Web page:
Teacher trains pupils up as next generation of referees

Daniel Graves can preside over matches after qualifying as a referee
Daniel Graves can preside over matches after qualifying as a referee
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MOST young boys hope to one day become a professional footballer.

For the vast majority those dreams are shown the red card – but now one group of pupils is looking to make good use of it.

A batch of fifth and sixth-year boys at Holy Rood High School have become qualified referees after being introduced to the course by their teacher, an SFA whistler.

James Campbell, who presides over Scottish Football League matches, led the course during PE lessons, with 18 new referees set to “graduate” at a ceremony later this month, to be attended by either Craig Thomson or Steven McLean, both SPL officials.

The course was run by the Scottish Football Association in conjunction with the Scottish Qualifications Authority.

Mr Campbell said the new referees had the potential to reach the top in the sport.

“The world’s their oyster, so to speak,” he said. “It’s now up to them – the effort they put in is what they will get out of it.

“After graduating, the boys will be eligible to accept appointments from the SFA and begin a career in refereeing, which will hopefully see them progress to the top at some point and appear in some of football’s greatest competitions.”

He insisted the pursuit would boost the youngsters’ health – and their finances.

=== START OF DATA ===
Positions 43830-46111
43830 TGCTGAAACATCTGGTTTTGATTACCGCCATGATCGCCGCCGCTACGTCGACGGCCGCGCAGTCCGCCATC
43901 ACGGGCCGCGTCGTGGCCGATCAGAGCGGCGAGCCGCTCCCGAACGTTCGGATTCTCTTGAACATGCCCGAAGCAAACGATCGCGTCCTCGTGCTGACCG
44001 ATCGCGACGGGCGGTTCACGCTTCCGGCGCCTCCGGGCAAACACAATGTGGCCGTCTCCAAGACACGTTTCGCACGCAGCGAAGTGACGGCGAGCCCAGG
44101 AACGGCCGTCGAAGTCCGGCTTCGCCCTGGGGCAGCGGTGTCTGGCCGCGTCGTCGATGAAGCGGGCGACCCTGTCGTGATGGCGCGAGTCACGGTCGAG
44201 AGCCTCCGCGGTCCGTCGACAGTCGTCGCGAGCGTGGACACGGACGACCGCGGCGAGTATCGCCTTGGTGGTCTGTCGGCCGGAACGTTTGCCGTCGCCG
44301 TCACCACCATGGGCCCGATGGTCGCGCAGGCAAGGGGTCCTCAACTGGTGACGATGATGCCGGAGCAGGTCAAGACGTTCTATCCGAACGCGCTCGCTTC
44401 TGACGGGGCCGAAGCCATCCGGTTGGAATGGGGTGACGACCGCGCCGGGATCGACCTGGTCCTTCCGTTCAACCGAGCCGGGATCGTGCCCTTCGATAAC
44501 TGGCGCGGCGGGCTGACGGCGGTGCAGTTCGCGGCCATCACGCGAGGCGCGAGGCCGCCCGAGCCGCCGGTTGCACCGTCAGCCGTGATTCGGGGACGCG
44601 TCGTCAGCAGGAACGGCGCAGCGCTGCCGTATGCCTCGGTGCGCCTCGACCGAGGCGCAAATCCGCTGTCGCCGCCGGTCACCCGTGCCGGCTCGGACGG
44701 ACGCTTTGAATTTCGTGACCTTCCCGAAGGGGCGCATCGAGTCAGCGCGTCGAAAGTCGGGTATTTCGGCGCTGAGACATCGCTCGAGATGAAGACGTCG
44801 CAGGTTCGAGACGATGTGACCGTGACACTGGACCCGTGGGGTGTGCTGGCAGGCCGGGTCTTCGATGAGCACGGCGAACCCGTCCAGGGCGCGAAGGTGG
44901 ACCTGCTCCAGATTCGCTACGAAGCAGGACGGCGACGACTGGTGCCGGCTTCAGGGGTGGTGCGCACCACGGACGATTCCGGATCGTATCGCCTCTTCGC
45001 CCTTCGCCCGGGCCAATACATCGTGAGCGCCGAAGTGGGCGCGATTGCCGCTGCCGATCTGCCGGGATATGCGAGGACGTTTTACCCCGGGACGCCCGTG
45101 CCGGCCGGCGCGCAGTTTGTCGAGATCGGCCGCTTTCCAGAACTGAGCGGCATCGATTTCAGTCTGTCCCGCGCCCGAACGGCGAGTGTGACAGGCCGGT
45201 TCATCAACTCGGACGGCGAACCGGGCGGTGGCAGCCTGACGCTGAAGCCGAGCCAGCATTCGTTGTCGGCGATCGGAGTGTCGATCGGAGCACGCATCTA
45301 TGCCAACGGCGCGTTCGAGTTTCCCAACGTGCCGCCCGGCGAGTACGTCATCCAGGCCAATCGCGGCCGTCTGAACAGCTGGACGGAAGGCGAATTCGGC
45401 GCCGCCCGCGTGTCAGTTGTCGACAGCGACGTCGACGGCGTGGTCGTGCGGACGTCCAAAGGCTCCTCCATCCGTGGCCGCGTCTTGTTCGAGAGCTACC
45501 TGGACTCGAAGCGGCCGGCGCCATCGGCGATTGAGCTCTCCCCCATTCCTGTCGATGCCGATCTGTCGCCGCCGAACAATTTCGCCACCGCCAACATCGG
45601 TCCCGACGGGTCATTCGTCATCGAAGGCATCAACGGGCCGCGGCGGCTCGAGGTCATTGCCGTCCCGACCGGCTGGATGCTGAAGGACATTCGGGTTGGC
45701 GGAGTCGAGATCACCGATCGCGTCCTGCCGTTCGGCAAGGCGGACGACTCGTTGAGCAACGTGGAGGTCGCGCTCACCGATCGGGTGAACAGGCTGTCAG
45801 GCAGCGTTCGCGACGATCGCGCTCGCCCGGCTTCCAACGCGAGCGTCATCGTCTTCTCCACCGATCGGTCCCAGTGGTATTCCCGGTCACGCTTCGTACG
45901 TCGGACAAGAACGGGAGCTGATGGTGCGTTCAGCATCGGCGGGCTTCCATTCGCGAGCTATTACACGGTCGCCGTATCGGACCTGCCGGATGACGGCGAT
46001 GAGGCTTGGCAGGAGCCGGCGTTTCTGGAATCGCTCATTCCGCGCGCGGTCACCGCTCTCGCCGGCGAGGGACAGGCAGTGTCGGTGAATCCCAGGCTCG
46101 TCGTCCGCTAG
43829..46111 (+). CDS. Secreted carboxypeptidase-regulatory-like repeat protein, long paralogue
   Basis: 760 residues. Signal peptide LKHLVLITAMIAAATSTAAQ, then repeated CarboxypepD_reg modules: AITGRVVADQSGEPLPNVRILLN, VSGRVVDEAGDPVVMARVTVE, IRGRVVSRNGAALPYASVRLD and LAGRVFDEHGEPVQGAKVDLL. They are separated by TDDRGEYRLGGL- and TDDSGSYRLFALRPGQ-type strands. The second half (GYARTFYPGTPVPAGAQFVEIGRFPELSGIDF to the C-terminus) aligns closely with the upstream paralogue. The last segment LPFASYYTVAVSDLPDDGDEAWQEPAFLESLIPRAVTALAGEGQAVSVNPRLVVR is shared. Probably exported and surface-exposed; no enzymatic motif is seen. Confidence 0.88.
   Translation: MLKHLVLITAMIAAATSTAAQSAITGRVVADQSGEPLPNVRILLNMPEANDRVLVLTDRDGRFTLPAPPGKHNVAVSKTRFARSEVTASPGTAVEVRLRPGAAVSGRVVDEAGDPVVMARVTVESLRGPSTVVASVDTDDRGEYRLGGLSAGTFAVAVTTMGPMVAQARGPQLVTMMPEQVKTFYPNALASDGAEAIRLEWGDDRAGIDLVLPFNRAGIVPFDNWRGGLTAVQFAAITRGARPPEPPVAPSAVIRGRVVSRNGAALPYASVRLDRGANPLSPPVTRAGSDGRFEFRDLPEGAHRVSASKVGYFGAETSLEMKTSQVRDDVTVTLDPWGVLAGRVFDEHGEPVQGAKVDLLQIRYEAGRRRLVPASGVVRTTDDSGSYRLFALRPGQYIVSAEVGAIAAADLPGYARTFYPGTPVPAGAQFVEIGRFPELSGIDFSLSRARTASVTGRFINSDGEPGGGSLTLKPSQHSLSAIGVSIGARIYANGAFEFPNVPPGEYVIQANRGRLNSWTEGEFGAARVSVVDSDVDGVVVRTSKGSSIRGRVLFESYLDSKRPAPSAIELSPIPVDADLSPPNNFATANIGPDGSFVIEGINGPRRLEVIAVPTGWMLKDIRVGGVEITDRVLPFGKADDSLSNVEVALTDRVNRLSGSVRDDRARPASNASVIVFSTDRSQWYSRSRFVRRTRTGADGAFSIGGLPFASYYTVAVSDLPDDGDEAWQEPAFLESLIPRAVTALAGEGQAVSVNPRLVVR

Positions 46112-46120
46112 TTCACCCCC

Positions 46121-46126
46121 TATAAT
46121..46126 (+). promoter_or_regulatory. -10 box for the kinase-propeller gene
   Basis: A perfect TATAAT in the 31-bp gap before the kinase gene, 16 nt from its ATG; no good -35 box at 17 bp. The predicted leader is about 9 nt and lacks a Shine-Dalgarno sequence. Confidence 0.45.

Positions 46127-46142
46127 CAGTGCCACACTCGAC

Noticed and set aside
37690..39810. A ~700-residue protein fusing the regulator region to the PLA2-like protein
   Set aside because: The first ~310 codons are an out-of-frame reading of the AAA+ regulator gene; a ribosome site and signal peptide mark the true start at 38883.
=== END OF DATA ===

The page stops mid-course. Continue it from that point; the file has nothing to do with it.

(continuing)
He said: “In the short-term, as well as being a great addition to any CV, new referees can expect to earn anything from £30 to £40 per match, and with some referees doing two or three games a weekend, it can prove to be quite a financial gain.

“The pupils will now be taken on board by the Edinburgh referee association, where they will benefit from weekly physical training sessions to improve fitness.”

Fifth-year pupil Daniel Graves, 16, has already dressed all in black to take charge of youth matches and has lofty ambitions for his future. “The course was really enjoyable and gave me an insight into the game that I never knew before,” he said. “I would love to go right to the top.”

The SFA Professional Referee Development Award sees pupils learn the 17 laws of the game, with the teenagers shown interactive DVDs and put through their paces in a rigorous fitness test, as well as sitting exams.

Mr Campbell said the school scheme, which failed to attract any girls, had the full backing of football chiefs.

The 22-year-old added: “We are one of only ten schools in Scotland doing the course at the moment and are the first to pilot it in Edinburgh.

“The SFA are extremely pleased with the progress we are making and are excited at the prospect of having this amount of new talent embarking on a career in refereeing.”